The other top ten finisher was seventh-placed Sergio Perez, doing a great job for SportPesa Racing Point F1 Team and in eighth place at the flag Kevin Magnussen, although the Dane was relegated to ninth with a 5-second penalty for leaving the track and gaining an advantage. At least Haas scored points for the first time since the German Grand Prix. They therefore close the gap to Alfa Romeo, who failed to score today in the fight for eighth place.
With the Singapore-Sochi back-to-back now completed, Formula 1 has one weekend to catch its breath after a run of four races in five weeks. The next round, the 2019 Japanese Grand Prix, takes place at Suzuka from 11 to 13 October.
2019 Russian Grand Prix Tyres
Mercedes driver Lewis Hamilton won the Russian Grand Prix from second on the grid with one pit stop, moving from the medium to the soft tyre under a virtual safety car. His team mate Valtteri Bottas, who finished second, adopted the same strategy. Behind them there was a wide variety of tactics seen throughout the 53-lap race, which featured two safety cars: one straight after the start, and one just over the halfway point.
- Mercedes was the only team in the top 10 of the grid to start on the medium tyres. Ferrari adopted a different tactic, starting on the soft.Both Mercedes drivers ran a longer first stint than Ferrari, and made their sole pit stops consecutively under a virtual safety car, switching to the soft tyres.
- With Charles Leclerc ending up behind the two Mercedes following their stops, Ferrari switched strategy to bring him in for a second stop to soft tyres under a full safety car, two laps after the Mercedes drivers had pitted.
- The driver to make up most places was Red Bull’s Alex Albon, who started from the pit lane and made a single stop from medium to soft tyres on his way to fifth at the finish.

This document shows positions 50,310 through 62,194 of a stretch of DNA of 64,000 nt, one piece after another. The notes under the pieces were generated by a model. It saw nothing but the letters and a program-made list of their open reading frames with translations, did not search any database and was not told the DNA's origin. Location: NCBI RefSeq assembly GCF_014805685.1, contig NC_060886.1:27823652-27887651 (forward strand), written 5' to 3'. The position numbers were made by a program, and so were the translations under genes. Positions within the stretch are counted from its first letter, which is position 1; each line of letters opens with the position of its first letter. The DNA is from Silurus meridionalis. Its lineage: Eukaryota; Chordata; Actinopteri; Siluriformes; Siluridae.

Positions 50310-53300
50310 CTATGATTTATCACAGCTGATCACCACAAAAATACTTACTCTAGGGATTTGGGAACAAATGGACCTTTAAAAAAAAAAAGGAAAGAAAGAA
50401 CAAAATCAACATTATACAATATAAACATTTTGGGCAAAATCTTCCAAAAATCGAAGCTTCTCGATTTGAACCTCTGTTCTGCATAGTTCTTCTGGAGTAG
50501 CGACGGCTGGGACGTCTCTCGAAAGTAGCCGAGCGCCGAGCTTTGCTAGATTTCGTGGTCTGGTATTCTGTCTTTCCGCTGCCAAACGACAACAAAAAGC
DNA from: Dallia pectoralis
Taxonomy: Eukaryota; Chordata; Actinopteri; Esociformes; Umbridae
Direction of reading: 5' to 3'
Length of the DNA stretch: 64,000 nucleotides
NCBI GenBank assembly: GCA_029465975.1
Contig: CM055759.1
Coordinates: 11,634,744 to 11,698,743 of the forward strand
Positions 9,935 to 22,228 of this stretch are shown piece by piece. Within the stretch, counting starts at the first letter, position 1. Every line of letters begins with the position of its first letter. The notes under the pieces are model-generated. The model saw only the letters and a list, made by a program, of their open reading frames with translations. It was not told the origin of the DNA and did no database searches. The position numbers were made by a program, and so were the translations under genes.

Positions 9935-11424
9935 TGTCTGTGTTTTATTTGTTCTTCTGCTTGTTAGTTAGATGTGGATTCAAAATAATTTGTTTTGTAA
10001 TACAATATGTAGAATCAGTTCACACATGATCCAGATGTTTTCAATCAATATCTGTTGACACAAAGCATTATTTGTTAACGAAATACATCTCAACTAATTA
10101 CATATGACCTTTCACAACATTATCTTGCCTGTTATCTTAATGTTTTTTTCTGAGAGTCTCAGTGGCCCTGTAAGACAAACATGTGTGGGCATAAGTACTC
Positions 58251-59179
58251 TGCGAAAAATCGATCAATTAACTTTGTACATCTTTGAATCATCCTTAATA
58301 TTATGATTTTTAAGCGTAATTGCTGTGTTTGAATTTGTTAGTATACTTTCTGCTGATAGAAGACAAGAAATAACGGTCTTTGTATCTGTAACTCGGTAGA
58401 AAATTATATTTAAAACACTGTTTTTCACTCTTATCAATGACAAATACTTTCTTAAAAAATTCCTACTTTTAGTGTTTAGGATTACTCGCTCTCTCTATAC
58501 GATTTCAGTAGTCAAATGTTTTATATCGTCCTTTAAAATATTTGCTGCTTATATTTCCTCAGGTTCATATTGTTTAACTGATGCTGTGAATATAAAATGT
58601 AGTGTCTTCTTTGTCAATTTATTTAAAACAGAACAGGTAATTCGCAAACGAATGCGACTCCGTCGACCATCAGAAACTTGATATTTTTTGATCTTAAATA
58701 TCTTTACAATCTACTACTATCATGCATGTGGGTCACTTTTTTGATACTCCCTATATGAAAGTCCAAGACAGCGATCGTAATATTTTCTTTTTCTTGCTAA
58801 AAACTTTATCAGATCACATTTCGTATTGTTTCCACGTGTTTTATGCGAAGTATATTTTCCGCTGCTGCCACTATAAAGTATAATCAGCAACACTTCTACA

- There was an equal mixture of soft and medium tyres seen at the start with only Toro Rosso’s Daniil Kvyat starting his home race on the hard tyre from the back of the grid.
- Although a one-stopper was predicted as being the fastest strategy, four of the 15 classified finishers ended up stopping twice: including Leclerc, on the podium. This was heavily influenced by the safety cars.
How Each Tyre Performed
- HARD C2: This was predicted as a workable option for the second stint, but in the end only three drivers used it, with the medium and soft resisting well.
- MEDIUM C3: A key element to Hamilton’s win. With low degradation, the drivers using this at the start were able to maximise their stint and keep their options open.
- SOFT C4: Also used for some long stints, notably by Red Bull’s Max Verstappen, who completed a long first run to move from ninth on the grid to fourth at the finish. Hamilton used the soft to set the fastest lap towards the end of the race.
Mario Isola – Pirelli Head of F1 and Motor Racing
“Tactics were an important element to the race, with opposite strategies being selected by Mercedes and Ferrari that resulted in an exciting finish, as Charles Leclerc tried to get past his rivals. The medium tyres selected by Mercedes gave them an advantage in terms of flexibility, but what was perhaps more of a surprise was the life of the soft. This worked better in today’s warmer conditions, being less susceptible to graining at higher temperatures. The two safety car periods were a key factor in the grand prix, minimising wear and degradation during important phases in the race, as well as providing opportunities to make pit stops at the right moment to minimise time loss. We came to Russia with a harder tyre choice than last year: this enabled drivers to push hard from the start to finish of each stint, rather than manage their pace.”